The supreme court in Monnet Ispat and Energy Ltd. v. Union of India identified some of the principles which must guide the courts regarding the applicability of the doctrine of promissory estoppel against the government. They are as follows:

  1. There must be clear words or conduct which make an unequivocal promise which is intended to create legal relations or affect the legal relationship to arise in the future, knowing that it will be acted upon by the other party.
  2. The doctrine can be used as a sword or as a shield.
  3. The doctrine cannot be invoked in the abstract, there must be strong supporting material to act upon.
  4. It is an equity doctrine and must be used with wisdom and responsibility where reasonableness, fairness, and justice demand it.

Exceptions to the rule : 

  1. The Court would not also enforce the promise if public interest suffers in fulfilling the promise made by the government. 
  2. Merely a claim of change of policy would not be sufficient to exonerate the government from the liability. The government has to show what precisely is the changed policy and also its reason and justification for the change so that the court can judge for itself which way the public interest lies and what the equity of the case demands.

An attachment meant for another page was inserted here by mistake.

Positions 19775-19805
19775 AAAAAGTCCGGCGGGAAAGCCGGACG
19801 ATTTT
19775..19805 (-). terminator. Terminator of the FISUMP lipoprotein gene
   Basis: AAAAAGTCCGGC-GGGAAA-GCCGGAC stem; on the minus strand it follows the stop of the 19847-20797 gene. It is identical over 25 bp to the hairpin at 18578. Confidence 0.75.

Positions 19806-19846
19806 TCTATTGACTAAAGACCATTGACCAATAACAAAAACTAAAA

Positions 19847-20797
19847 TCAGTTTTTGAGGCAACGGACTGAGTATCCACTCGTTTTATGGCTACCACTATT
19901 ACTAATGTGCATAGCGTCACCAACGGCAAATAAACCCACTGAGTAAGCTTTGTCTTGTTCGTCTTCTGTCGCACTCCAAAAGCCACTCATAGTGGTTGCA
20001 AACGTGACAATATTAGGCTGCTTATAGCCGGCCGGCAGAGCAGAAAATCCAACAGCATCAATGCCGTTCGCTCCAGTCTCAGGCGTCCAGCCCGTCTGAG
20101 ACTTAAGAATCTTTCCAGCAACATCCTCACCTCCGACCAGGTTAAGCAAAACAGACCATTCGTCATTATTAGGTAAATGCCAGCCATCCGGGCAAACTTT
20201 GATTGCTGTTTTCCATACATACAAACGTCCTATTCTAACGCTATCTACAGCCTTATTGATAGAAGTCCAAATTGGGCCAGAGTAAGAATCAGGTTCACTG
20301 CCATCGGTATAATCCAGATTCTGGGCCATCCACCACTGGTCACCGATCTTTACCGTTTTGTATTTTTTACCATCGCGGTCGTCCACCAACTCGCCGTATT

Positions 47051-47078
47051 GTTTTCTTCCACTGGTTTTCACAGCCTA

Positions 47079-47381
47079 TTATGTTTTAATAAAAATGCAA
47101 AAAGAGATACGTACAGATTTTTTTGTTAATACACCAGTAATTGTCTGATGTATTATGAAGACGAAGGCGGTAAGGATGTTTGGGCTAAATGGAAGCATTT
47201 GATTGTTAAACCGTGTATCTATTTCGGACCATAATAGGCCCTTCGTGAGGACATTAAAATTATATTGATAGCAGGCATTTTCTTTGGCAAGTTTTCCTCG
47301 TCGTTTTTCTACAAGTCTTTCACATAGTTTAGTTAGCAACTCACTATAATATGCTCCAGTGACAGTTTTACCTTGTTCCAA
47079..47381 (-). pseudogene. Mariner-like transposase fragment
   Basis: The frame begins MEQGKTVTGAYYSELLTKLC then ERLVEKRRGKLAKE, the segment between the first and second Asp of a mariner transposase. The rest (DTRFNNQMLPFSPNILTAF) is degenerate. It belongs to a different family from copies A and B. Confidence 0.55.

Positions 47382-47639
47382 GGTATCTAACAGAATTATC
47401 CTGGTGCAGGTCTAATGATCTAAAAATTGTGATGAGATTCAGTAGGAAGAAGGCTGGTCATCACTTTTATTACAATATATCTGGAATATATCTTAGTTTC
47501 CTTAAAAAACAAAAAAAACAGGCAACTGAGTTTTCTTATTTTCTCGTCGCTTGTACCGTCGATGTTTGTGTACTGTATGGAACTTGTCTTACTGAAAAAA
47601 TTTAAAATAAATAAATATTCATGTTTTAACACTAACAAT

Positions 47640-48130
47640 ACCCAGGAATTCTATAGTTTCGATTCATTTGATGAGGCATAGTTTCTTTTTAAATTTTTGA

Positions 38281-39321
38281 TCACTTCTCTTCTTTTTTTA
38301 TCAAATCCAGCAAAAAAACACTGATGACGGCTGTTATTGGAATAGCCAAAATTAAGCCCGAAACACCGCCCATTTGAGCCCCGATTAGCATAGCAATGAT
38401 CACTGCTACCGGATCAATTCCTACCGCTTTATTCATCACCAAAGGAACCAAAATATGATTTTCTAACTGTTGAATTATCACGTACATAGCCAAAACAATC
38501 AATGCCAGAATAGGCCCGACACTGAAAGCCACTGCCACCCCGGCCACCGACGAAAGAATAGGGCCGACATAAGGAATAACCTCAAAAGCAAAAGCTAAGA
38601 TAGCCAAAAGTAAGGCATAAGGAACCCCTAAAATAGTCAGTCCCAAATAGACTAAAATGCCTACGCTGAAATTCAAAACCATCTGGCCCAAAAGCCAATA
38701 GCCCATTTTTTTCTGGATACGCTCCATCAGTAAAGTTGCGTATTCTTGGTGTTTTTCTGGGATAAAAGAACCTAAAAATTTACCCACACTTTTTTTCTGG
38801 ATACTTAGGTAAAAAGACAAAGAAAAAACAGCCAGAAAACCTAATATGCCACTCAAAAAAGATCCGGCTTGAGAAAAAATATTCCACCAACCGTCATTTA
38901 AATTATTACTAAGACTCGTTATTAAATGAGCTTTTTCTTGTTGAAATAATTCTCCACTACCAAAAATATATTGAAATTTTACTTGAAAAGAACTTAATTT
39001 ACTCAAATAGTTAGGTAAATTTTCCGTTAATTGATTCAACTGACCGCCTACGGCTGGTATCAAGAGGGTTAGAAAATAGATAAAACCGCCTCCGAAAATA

Conclusion :

The Indian judiciary has played a vital role in applying the doctrine of promissory estoppel against the government on the ground of equity and has made the state responsible for the promise made and has further made the state abide by the promise made so.




  1. C.K.Takwani, ‘lectures on administrative law’( eastern book company, Lucknow .,6th ed.,2018)
  2. MP Jain and SN Jain, ‘Principles of administrative law’(Lexis Nexis, Haryana.,7th ed.,2011).
  3. IP Massey, ‘Administrative law’ (Lexis Nexis, Haryana,9th ed.,2020)

Author: Naveen Talawar,
student in KSLU's law school